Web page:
The Power of the Minor Key
Twenty miles west of where the Missouri river diverges from the rib of the Mississippi sits the town of Ferguson. This northern suburb of St. Louis, once a blip on the map, now remains lodged like Jerusalem in the viscera of American consciousness, the city whose son Mike Brown, an unarmed black teen, was killed by Officer Darren Wilson at 12:03 p.m. on August 9, 2014.
News of the 12 bullets riddled in Brown’s body spread throughout the country like wildfire. Peeled away were the commercial untruths and veneers of reconciliation. Instead the expanding fault lines of America’s racial divide were revealed in their seemingly infinite manifestations. The anguish of Brown’s mother, Leslie McSpadden, was broadcast on the 5 o’clock news. Her statements echoed those of Mamie Till 60 years earlier: “This could be your child. This could be anybody’s child.”
Reverend Osagyefo Sekou was one of those present at the Ferguson protests. He noted two years later in a speech to Stanford University students: “[Saying] that Black Lives Matter, is a revolutionary act in a context when, every day in America, some mother is writing the obituary of her child — which might be the eulogy of the democracy.”
After he spoke at Stanford, Rev. Sekou flew home in order to face arrest charges garnered while leading a peaceful prayer for Michael Brown during the Ferguson protests in September of 2014. In a short YouTube video, Sekou is pictured outside of the Ferguson Police Department, kneeling in collar and vestments alongside some 40 faith leaders. Community members stand and kneel behind them, with right hands placed on the shoulders of the clergy in front.
With head bowed, Sekou delivers the message: “We say now to the police — we have already won and you are on the wrong side of history.” Sekou is then dragged from prayer by two officers, handcuffed and shoved into a police vehicle — an incident that has come to be known as “Praying while Black.”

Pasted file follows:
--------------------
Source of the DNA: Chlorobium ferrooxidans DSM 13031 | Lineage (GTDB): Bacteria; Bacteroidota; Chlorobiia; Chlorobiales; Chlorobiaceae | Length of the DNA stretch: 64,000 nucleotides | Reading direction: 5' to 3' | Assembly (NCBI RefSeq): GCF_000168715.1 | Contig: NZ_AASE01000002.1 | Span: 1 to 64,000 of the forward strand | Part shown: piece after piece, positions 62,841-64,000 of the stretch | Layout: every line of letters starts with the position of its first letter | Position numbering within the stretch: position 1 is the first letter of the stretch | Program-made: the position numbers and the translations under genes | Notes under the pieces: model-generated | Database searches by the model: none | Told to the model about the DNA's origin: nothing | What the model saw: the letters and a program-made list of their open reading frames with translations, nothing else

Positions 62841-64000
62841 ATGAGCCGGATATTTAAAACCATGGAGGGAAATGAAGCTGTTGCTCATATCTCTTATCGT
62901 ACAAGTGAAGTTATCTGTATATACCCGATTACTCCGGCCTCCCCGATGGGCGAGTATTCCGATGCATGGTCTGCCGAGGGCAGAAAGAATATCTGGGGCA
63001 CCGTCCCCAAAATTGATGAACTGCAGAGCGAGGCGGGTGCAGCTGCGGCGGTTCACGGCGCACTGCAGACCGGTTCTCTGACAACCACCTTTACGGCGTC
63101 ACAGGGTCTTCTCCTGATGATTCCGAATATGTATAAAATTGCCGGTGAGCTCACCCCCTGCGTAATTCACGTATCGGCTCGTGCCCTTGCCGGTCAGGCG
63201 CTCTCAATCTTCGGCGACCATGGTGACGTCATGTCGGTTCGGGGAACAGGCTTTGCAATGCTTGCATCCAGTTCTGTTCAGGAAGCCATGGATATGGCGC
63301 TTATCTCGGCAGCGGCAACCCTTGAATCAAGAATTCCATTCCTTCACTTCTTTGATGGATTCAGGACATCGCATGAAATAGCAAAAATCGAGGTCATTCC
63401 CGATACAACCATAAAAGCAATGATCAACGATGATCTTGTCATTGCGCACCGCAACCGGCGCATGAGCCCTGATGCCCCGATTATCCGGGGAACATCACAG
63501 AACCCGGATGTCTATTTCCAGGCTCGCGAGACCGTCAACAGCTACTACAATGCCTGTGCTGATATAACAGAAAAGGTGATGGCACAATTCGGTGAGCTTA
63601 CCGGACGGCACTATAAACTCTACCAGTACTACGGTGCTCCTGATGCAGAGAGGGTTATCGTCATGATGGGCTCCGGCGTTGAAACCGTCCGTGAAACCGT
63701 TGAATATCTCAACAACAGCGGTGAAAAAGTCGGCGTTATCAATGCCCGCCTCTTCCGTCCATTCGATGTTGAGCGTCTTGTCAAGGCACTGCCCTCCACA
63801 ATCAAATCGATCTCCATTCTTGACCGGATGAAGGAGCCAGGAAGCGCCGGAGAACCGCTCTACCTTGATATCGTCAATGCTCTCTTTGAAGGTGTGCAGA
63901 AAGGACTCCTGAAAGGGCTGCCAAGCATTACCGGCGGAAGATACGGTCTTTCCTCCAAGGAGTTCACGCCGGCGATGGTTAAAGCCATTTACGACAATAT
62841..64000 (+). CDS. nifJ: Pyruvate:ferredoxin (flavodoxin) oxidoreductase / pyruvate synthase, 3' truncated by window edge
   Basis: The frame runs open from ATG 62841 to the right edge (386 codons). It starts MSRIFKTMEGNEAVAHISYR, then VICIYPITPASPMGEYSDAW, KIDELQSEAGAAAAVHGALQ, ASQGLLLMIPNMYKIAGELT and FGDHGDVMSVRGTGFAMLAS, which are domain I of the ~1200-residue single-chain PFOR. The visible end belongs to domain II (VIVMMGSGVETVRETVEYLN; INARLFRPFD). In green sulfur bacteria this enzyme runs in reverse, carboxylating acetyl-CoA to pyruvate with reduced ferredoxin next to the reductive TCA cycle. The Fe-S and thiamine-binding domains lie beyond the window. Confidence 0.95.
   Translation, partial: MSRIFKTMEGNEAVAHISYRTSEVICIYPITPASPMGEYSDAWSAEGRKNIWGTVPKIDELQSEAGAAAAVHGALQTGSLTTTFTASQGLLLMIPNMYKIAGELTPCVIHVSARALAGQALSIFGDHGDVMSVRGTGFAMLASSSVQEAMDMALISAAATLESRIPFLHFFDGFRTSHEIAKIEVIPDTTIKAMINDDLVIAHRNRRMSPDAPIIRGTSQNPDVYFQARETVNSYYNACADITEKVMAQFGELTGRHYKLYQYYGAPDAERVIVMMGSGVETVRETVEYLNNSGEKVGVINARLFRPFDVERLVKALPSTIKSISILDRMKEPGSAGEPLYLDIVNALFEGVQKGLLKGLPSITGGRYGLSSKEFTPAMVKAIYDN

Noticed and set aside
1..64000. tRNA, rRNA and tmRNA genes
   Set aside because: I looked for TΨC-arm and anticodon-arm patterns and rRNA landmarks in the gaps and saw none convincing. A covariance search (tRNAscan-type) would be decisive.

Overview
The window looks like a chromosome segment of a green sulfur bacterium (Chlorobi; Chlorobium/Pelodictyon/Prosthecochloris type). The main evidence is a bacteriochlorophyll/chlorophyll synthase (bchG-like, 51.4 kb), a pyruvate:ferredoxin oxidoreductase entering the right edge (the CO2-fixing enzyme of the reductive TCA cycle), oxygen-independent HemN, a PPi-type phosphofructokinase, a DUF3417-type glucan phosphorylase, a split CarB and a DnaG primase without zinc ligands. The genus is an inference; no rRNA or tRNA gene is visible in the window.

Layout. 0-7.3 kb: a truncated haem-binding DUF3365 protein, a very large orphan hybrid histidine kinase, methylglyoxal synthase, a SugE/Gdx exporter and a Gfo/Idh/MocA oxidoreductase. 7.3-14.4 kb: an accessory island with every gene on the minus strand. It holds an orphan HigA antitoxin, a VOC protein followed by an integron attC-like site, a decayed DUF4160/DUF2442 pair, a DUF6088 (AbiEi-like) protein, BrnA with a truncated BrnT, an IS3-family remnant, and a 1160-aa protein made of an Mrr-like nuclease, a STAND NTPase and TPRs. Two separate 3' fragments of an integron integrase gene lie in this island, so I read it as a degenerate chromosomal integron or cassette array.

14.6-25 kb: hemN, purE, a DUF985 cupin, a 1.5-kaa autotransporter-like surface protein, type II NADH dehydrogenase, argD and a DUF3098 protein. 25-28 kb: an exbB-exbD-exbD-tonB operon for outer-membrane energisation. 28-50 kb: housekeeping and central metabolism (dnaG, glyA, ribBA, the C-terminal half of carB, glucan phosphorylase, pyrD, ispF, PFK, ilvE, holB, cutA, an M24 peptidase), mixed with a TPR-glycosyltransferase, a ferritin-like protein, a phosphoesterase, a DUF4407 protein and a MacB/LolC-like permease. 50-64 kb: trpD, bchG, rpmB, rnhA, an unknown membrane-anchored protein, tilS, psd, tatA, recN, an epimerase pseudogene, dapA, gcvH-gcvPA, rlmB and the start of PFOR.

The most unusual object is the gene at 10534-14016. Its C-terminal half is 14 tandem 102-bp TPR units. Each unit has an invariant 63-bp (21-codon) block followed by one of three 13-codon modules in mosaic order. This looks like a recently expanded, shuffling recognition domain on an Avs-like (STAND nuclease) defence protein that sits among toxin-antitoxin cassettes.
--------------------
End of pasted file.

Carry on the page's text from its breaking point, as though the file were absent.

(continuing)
It reportedly took less than 20 minutes for the St. Louis County jury to hand down a determination of innocence at Sekou’s trial in February of 2016 — a prosecution that Sekou’s lawyer, Jeryll Christmas, determined to be “a serious waste of resources” by the City of Ferguson, which according to Mariah Stewart at The Huffington Post, has a long history of generating revenue due to its ticketing practices on black and poor residents.
After the marches in Ferguson, Sekou, a man who had come to be known kaleidoscopically as a pastor, theologian, writer, public intellectual and political organizer, felt a new pull toward music. “I went to college on a vocal performing scholarship,” he says. “I actually thought in my late teens and 20s that I’d be doing opera and Broadway. I sang in five foreign languages, performed in concert choirs and state competitions, played in a couple bands in college, and sang in a band in Boston while I was pastoring their call. And of course I would sing in protests.
“Part of being trained as a Southern organizer at the Highlander Center [in East Tennessee, is learning how] music is an essential part of the Black Freedom Movement and everyone from Pete Seeger to the SNCC Freedom Singers [was] a part of that,” he adds. “But at one level I had the blues, and I had to sing at a real basic level. So at 46, it’s a return to my first love,” he concluded.
Sekou’s newest release In Times Like These helps us feel this return. The album has a raw urgency about it; every song contains an eschatological imperative — a message within a message.